The game is one of those admirably original concepts which is wonderfully addictive, and looks great in HD on the 360. Starring Mr Esc, this unique looking side-scrolling title is best thought of as an action-puzzler, where you have to guide a trilby-hatted protagonist to the level's exit within a set time limit.

Able to run, jump, climb and swim, it's like Flashback with a rescue theme, with various types of people trapped within each environment requiring specific help. With 100 levels in the PSP version, it's one of those games that Taito has to do very little to in order to offer something which is not only great value for money, but perfect for the pick-up-and-play demands of XBLA.

Every Extend Extra Extreme

Elsewhere, we're certainly not complaining about the forthcoming arrival of another former PSP title - Q Entertainment's Every Extend Extra, now with 'Extreme' moniker.

Originally announced back in March, this high-def, super-cheap 800 point version was shown off in fully playable form on the Microsoft stand, and looked every bit as intriguing as the freeware version, and the PSP version you might be familiar with, and which we awarded a princely 8/10 back in February.

Like Tetsuya Mizuguchi's peerless Rez, the whole concept of this trippy-looking, almost synaesthesic title is based on detonating as opposed to shooting your foes. As they appear randomly on the screen, you have to link them together and attempt to set off chain reactions and aim for combo bonuses. This new 'extreme' version benefits from new power-ups that extend the speed meter and invincibility after you respawn, while it's also possible to have many more enemies on screen than in the recent PSP version.

Also thrown in for a lark is the new 'S4 mode' which will allow players to utilise their own choice of music to play alongside each level. During the few minutes we had hands-on with the game, it's yet another title that makes perfect sense on Live, and we can expect to pay 800 points for it later this year - as a single download, unlike the Lumines debacle.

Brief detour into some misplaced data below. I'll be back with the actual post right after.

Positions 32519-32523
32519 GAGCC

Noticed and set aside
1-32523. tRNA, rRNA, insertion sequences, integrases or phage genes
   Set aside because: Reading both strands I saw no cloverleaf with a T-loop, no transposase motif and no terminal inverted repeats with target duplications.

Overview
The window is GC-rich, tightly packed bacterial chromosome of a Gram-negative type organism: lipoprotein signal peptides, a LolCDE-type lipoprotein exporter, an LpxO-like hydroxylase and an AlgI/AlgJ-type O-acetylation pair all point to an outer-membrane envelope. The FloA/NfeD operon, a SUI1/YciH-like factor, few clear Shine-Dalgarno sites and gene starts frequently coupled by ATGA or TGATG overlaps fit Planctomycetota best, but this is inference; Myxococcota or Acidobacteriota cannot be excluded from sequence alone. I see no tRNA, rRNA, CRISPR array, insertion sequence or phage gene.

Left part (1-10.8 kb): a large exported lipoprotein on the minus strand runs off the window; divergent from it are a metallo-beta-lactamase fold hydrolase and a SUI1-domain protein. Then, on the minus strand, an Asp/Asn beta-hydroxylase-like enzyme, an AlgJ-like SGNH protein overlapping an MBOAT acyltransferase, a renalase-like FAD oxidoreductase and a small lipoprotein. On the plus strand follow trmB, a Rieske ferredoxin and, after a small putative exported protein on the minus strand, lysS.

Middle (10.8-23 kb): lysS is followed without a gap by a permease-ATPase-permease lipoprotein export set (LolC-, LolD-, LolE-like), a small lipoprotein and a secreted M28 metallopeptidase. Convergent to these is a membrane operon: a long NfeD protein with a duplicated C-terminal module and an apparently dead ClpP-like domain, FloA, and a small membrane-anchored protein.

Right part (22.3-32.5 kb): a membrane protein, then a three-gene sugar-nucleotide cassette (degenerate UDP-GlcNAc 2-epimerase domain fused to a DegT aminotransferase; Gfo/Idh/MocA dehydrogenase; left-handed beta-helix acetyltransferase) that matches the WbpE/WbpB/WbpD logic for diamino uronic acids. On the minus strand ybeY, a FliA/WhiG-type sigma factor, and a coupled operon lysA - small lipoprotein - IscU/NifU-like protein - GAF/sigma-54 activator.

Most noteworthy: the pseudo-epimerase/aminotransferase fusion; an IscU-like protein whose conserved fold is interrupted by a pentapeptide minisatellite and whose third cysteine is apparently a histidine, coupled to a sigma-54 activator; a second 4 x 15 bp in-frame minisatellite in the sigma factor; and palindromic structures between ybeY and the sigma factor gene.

Omega Five

Unlike the games we've run through so far, Omega Five was a 'new' title on display at TGS. Developed by Japanese stalwarts Natsume and published by another old hand Hudson Soft, this horizontal, side-scrolling shooter could be described as an archetypal Xbox Live Arcade shooter. Using the increasingly popular control system favoured by shooters like Geometry Wars, Heavy Weapon and Mutant Storm, the basic control set once again revolves around the central concept of left-stick for movement and right-stick for fire and fire direction.

You control what appears to be a ninja, shooting enemies that appear, and static emplacements, while also controlling a buddy 'pet' that spits out fire independently. From a first glance, it had that typically instant appeal, and showed a decent amount of promise. More on this when it appears on Live later this year.

Triggerheart Exelica

And finally, our shooter overload continued when we fired up Triggerheart Exelica, another former Naomi Arcade/Dreamcast schmup, but this time not trading on retro memories. Released just last year into the arcades and released on Dreamcast in February this year (never say die, chaps!), it has been ported faithfully (and presumably with ease) to Xbox Live Arcade. Developed by Warashi, it's all a bit garish and in-your-face next to Ikaruga, and nowhere near as critically admired. From first impressions, it's not hard to see why.

That said, it's a game with its admirers, and can be played solo or in co-op across five stages and is one that will make a welcome addition to Xbox Live Arcade - as long as it makes it for 800 points or less.

Read this next